From the Archives: Frank Sinatra at the Hollywood Bowl

Aug. 14, 1943: Frank Sinatra performing at the Hollywood Bowl.
(Los Angeles Times)

On Aug. 14, 1943, Frank Sinatra performed at the Hollywood Bowl before a sold-out crowd of 10,000. The opening act by the Los Angeles Philharmonic included selections “Bumble Bee” and “Night on Bald Mountain” from the Disney movie “Fantasia.”

Then at 10 p.m., Sinatra appeared onstage. His selections included “Dancing in the Dark,” You’ll Never Know” and “The Song Is You.”

Los Angeles Times writer Marvin Miles explains what happened:

From the moon-bathed tiers of venerable Hollywood Bowl, last night came the inconceivable – hysterical screams, pleading, sighs, whistles, endearments, gasps, agonized cries ….


Sinatra was singing!


At last!

“You’ll never know just how much I miss you,” the magic voice whispered. “You’ll never know just how much I care …”

Frankie was sending, but solid, for 10,000 slick chicks who almost mobbed his automobile after the performance.

Tenderly caressing the mike, the down-beat dandy cooed softly – and oh, so intimately – to the breathless babies in bobby socks .….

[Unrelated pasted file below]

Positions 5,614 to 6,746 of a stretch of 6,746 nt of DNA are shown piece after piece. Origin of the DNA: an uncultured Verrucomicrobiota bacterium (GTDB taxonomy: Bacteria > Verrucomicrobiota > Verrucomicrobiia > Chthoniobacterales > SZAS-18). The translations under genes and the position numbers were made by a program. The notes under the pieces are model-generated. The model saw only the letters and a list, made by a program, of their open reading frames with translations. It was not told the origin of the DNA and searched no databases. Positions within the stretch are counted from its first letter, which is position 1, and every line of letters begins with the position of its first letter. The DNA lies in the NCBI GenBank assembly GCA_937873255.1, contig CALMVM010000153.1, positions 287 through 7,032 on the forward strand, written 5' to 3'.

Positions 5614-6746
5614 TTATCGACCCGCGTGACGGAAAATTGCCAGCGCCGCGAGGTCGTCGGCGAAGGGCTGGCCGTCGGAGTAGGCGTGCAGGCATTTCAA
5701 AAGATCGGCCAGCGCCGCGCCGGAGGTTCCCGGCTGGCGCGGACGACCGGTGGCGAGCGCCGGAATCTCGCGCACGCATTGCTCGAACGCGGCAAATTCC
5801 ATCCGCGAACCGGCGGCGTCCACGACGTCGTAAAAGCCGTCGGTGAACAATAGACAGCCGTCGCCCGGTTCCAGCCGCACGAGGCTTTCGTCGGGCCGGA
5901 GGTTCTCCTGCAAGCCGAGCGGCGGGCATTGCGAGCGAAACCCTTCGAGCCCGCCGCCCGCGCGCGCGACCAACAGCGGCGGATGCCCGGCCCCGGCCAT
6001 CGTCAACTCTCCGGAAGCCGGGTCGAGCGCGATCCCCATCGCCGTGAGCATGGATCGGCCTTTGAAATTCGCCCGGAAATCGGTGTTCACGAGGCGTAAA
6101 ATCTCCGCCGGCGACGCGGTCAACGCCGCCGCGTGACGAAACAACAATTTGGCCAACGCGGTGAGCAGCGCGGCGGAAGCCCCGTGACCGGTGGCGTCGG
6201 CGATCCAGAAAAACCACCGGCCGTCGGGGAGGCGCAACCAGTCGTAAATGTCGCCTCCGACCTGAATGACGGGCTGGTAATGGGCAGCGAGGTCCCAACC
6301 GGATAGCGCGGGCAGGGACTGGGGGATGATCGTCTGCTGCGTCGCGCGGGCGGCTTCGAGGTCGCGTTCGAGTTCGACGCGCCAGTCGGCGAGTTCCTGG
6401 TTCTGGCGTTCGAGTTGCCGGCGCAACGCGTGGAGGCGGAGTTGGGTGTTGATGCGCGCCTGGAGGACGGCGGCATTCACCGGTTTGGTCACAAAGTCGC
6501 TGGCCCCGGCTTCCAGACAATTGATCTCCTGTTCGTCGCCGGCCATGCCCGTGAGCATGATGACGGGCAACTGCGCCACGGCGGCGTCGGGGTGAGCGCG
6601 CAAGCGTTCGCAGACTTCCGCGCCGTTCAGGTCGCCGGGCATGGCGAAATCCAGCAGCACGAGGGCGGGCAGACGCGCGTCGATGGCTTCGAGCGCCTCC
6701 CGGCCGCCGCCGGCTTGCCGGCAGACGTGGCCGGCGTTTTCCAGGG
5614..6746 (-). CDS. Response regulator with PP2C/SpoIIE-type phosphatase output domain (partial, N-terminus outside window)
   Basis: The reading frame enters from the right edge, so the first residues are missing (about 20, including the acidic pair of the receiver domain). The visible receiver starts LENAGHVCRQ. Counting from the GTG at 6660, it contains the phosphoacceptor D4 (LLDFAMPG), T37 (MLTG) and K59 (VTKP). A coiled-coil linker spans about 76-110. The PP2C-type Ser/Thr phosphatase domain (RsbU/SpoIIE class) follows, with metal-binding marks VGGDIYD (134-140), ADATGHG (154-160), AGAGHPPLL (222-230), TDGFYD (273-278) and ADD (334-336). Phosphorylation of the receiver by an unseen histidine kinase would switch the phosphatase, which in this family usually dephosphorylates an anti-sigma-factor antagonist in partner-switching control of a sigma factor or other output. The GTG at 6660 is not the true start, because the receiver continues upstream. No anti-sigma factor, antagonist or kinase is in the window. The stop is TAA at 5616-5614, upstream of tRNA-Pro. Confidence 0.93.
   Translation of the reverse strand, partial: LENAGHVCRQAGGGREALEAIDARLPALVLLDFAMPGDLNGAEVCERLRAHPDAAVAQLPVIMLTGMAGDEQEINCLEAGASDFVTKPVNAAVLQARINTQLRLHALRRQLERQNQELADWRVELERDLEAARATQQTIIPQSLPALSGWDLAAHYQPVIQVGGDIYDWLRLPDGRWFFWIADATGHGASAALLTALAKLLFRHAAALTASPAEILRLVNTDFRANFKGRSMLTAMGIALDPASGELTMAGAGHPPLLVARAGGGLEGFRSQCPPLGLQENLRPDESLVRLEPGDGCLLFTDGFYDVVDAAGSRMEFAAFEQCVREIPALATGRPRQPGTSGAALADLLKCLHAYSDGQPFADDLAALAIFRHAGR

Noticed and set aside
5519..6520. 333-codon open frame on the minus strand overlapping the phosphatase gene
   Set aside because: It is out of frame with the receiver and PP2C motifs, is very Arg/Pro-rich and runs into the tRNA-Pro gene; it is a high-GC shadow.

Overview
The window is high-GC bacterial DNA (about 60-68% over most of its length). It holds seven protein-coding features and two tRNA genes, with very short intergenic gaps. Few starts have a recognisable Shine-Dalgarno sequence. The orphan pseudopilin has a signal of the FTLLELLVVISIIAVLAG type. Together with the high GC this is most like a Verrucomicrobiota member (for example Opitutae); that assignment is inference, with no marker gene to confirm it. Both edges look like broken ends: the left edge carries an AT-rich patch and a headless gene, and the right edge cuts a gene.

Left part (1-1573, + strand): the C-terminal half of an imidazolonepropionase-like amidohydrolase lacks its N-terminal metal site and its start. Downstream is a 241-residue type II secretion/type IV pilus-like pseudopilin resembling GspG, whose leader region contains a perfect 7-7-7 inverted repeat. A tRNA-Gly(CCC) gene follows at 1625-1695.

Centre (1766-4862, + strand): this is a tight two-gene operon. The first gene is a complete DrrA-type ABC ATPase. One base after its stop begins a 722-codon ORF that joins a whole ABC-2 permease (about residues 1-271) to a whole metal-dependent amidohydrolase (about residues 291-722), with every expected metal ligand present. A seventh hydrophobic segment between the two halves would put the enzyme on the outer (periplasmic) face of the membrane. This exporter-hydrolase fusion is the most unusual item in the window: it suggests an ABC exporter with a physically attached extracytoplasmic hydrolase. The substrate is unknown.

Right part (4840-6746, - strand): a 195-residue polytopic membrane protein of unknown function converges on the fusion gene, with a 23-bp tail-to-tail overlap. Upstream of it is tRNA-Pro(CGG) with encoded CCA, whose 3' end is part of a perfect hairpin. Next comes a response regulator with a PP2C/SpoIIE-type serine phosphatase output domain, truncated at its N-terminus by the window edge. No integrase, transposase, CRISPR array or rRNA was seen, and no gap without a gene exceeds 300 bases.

Some listened dreamily with eyes closed; some squirmed, others were completely ecstatic, entranced; still others were demonstrative, ringing [sic] their hands and moaning softly in obvious bids for attention.

But all had one emotion in common – their feverish devotion to the little juke box johnnie, best expressed in the screams and cries and whistles that welled up from the amphitheater when Frankie finished each number….

All in all it was a big night, best expressed by one breathless babe. “He sends me – and he leaves me there.”


The accompanying photo gallery includes images of Sinatra onstage that were not published the next day. The Times did print the closeup of Sinatra singing backstage.

What’s missing are images of the bobby-socks crowd. A couple of crowd pictures appeared in print after Sinatra’s concert. Neither the photographs nor the negatives have been located.

These images were scanned from original 4-inch-by-5-inch negatives. The photographer is unknown.

This post originally was published on July 29, 2011.